.comment-link {margin-left:.6em;}

Monday, April 04, 2016

The dogma destroying UK steel

Yesterday's Observer carried an interestiing analysis by Will Hutton on the failure of 40 years of laissez-faire economic policy in the UK that has led directly to the current crisis in the UK steel industry.

Hutton describes Business secretary Sajid Javid as the most ideologically driven and least practical politician to hold this key post since the war. He says that Britain, with a systemically overvalued exchange rate, porous market, high energy costs and ideological refusal to join others in the EU to deter imports dumped below cost with higher tariffs, is uniquely exposed to the threat posed by China's over-investment in steel and their dumping of the surplus on World markets:

Beneath the specifics of the steel industry lie more deep-seated problems. The day after Tata’s announcement, the Office of National Statistics (ONS) disclosed that the country’s balance of payments deficit in the last quarter of 2015 climbed to a record 7% of GDP. Britain’s international accounts are more in the red than those of any other developed country. Imports of goods and services, which have steadily outstripped exports for decades, are now to be given an extra impetus by the closure of UK steel capacity. What’s more, the same weaknesses that plague the old also inhibit the growth of the new.

After the interventionism of the 1930s – or even the 1950s and 1960s – Britain could boast dozens of substantial companies representing industries as disparate as pharmaceuticals, chemicals, aerospace and electronics. Not so in 2016. Only two high-tech companies are represented in the FTSE 100 – ARM and Sage. Another 20 years of the laissez-faire framework Javid cherishes – he is a devotee of the wild philosopher of hyper-libertarianism Ayn Rand – and the economy will be eviscerated, with a current account deficit so large it cannot be conventionally financed. The consequences – on living standards, employment, inflation, interest rates and house prices – will be severe.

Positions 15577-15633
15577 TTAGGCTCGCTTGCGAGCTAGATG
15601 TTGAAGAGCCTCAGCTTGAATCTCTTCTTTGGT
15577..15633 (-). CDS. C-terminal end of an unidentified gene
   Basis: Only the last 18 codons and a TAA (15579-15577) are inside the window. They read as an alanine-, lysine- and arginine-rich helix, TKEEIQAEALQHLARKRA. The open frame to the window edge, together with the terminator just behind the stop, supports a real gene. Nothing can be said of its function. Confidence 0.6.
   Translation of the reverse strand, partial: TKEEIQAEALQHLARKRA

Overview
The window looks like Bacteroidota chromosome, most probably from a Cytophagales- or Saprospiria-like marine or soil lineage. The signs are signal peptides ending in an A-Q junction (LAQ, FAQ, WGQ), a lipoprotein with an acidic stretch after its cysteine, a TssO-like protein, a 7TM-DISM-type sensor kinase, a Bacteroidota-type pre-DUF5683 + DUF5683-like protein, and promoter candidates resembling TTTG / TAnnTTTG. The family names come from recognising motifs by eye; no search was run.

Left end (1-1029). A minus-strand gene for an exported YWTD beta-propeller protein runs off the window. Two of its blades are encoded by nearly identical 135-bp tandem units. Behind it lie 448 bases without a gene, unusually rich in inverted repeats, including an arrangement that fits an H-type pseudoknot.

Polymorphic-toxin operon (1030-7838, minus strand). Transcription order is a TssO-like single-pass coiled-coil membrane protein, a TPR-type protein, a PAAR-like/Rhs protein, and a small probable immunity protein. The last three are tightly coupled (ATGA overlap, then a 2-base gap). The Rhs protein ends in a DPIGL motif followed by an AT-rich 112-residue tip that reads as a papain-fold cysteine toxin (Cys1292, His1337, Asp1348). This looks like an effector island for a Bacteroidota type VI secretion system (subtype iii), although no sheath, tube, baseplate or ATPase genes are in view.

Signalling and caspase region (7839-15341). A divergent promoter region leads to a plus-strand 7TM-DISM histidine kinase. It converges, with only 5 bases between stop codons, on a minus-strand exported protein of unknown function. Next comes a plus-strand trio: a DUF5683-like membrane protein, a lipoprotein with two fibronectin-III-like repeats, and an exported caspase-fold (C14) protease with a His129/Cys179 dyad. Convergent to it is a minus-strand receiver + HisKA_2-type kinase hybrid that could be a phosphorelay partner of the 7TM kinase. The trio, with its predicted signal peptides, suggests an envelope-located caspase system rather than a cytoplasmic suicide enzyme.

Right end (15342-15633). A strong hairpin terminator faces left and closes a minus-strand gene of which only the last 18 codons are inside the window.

Start with the pound. Since it was forced out of the European Exchange Rate Mechanism in 1992, the consensus has been that the state should make no effort to manage the exchange rate. The result is that for all but four or five of the past 24 years, the pound has been well above any calculation of its real value, buoyed up by money flowing into the UK to buy our companies and our property, notwithstanding our ever higher trade deficit.

This is an auction of national assets unmatched by any other industrialised country. But it also makes it harder for our producers to compete internationally. To manage the exchange rate, to shadow the euro or dollar, or even to consider joining the euro to lock in a competitive rate, are rejected with irrational hysteria. Result – a current account deficit of 7% of GDP.

Hutton says that in blocking the EU's efforts to invoke World Trade Organisation rules on dumping of cheap steel, the UK Government has effectively destroyed our steel industry in exchange for Chinese state ownership of the next generation of nuclear power stations.

He says that the combination of a privatised electricity industry in which they have insisted on sky-high returns for strategic investment, with demanding targets for the reduction of carbon dioxide emissions has meant incredible rises in the price of electricity, especially for industrial users such as steel:

Britain needs a genuine march of the makers, in George Osborne’s phrase. But that would need a completely different policy paradigm, overturning the failed attempts of the past 40 years. There was a nascent attempt, launched by Peter Mandelson in 2009, and followed through in the coalition government by business secretary Vince Cable and science minister David Willetts, to create an intelligent industrial strategy.

Eight great technologies were identified in which Britain had strengths; convening councils were created to remove obstacles to their growth; the agency Innovate UK geared up to support frontier innovation; and a network of Catapults created to stimulate knowledge transfer, business start-ups and scale-ups. Foreign governments, impressed by what was happening, commissioned reports on the innovative UK.

Then came Javid, keen to deliver the swingeing cuts in his budget demanded by Osborne in his quest for the 36% state. After hobbling the admired innovation infrastructure with its role for a smart state, his first piece of legislation is the trade union bill.

Javid tilts at Thatcherite windmills – and shows little understanding of today’s industrial revolution. Nor does he seem to grasp how government can co-create opportunities with entrepreneurs – as well as ensuring that the big picture is as attractive as possible.

It may be true that a fix will be found to resolve the steel crisis but unless the UK Government abandons its ideological commitment to laissez-faire economics and restores the strategy started by Mandelson and Cable then in the long term the future does not look bright at all.
Comments: Post a Comment

<< Home

This page is powered by Blogger. Isn't yours?